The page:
Trump to target trade abuses with executive orders


President Trump on Friday is expected to sign two executive orders aimed at tackling long-standing concerns around trade enforcement as the White House launches plans to redefine USA policy.

He said he'd seen first-hand as he travelled the country how bad trade deals had hurt American workers.

President Donald Trump signed two executive orders Friday created to crack down on trade partners taking advantage of the U.S.

Another executive order, to be issued at the same time, will be about the "long-festering" problem of "under-collection" of anti-dumping and countervailing duties, dealing with imports that are substantially cheaper than local rivals because of state-subsidies. According to White House press secretary Sean Spicer, between 2001 and 2016, around US$2.8bn in import taxes went uncollected from companies in 40 countries.

The orders are not specifically aimed at China, according to officials, but Ross noted that China is the number one source of the USA trade deficit, which was $347 billion a year ago.

The U.S. has a trade deficit - that's importing more goods than it exports - running into hundreds of billions of dollars with China.

Chinese Vice-Foreign Minister Zheng Zeguang yesterday acknowledged there was a trade imbalance, but said it was mostly due to difference in the two countries' economic structures and noted that China had a trade deficit in services.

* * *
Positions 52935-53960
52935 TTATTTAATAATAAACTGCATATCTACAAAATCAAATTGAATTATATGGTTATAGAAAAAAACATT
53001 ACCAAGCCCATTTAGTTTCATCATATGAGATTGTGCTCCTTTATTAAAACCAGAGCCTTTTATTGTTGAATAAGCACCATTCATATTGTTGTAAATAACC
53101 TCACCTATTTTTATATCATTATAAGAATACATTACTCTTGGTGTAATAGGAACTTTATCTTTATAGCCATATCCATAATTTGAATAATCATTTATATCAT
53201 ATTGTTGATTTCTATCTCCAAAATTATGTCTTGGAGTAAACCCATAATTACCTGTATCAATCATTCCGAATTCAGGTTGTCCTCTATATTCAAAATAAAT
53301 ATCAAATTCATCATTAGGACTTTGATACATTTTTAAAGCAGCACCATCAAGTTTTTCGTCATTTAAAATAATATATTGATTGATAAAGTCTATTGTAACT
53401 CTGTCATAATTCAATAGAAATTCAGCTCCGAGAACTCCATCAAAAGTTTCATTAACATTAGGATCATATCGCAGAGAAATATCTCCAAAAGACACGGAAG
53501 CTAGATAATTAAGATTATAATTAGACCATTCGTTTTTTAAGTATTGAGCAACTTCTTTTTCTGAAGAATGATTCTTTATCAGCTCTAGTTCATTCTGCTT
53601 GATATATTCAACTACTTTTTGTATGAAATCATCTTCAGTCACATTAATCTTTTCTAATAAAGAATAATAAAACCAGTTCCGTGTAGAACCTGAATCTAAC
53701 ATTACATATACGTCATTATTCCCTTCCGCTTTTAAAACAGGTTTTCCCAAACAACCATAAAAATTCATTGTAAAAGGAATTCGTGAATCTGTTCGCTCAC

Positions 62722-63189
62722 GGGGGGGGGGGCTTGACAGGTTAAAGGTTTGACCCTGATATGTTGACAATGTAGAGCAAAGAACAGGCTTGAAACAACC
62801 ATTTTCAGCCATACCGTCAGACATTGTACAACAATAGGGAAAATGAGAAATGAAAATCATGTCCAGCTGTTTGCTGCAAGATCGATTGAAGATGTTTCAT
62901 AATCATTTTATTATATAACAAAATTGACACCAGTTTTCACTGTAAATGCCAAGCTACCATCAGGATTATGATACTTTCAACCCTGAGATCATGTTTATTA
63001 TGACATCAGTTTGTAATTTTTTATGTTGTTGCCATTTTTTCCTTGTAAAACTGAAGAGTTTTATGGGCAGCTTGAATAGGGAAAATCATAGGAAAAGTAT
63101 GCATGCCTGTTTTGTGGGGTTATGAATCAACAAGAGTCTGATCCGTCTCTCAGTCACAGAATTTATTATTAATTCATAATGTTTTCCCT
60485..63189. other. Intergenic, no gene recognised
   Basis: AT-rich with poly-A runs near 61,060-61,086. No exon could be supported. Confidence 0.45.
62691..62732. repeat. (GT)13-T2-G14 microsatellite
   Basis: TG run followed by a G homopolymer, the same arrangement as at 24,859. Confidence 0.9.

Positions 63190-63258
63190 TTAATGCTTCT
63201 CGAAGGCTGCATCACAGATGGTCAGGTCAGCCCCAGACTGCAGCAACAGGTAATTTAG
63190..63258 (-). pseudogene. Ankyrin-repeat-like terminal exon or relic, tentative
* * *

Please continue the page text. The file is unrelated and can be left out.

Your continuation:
But after the remarks, Trump walked out of the Oval Office without signing either of the orders.

Gabriel said the U.S. seemed prepared to give USA companies "unfair competitive advantage" over European producers, even though this violated global trade legislation.

Second, the investigation will look into whether the deficits with countries are because of specific free-trade agreements that did not produce positive results they were expected to generate for US businesses and workers, Ross said. They can also mean that foreign countries and entities are investing in United States assets. Navarro said that these orders are meant to shed light on trade abuses in general. Commerce Secretary Wilbur Ross will lead the review. Also this week, he released a draft outline of plans to renegotiate the Bill Clinton-era North American Free Trade Agreement - and promised the results would be substantial.

The White House said Mr Trump would host Mr Xi on next Thursday and Friday at his Mar-a-Lago retreat in Florida. "From now on, those that break the rules will face the consequences", the president said, adding that the consequences will be very severe. Navarro called it an action to address the "long-festering problem" of anti-dumping and countervailing.

"Nothing we're saying tonight is about China", Navarro said. Navarro said federal agencies will now take more enforcement actions when goods come into the country to collect those duties. "But these voiceless Americans now have a voice in the White House", Trump said in comments carried by the political news site.

For example, an iPhone assembled in China is regarded as a Chinese export - but the money Apple makes from it is accounted for in the USA - contributing to the economy.

Mr Trump spent a large part of his presidential campaign railing against the U.S. trade deficit and foreign trade deals.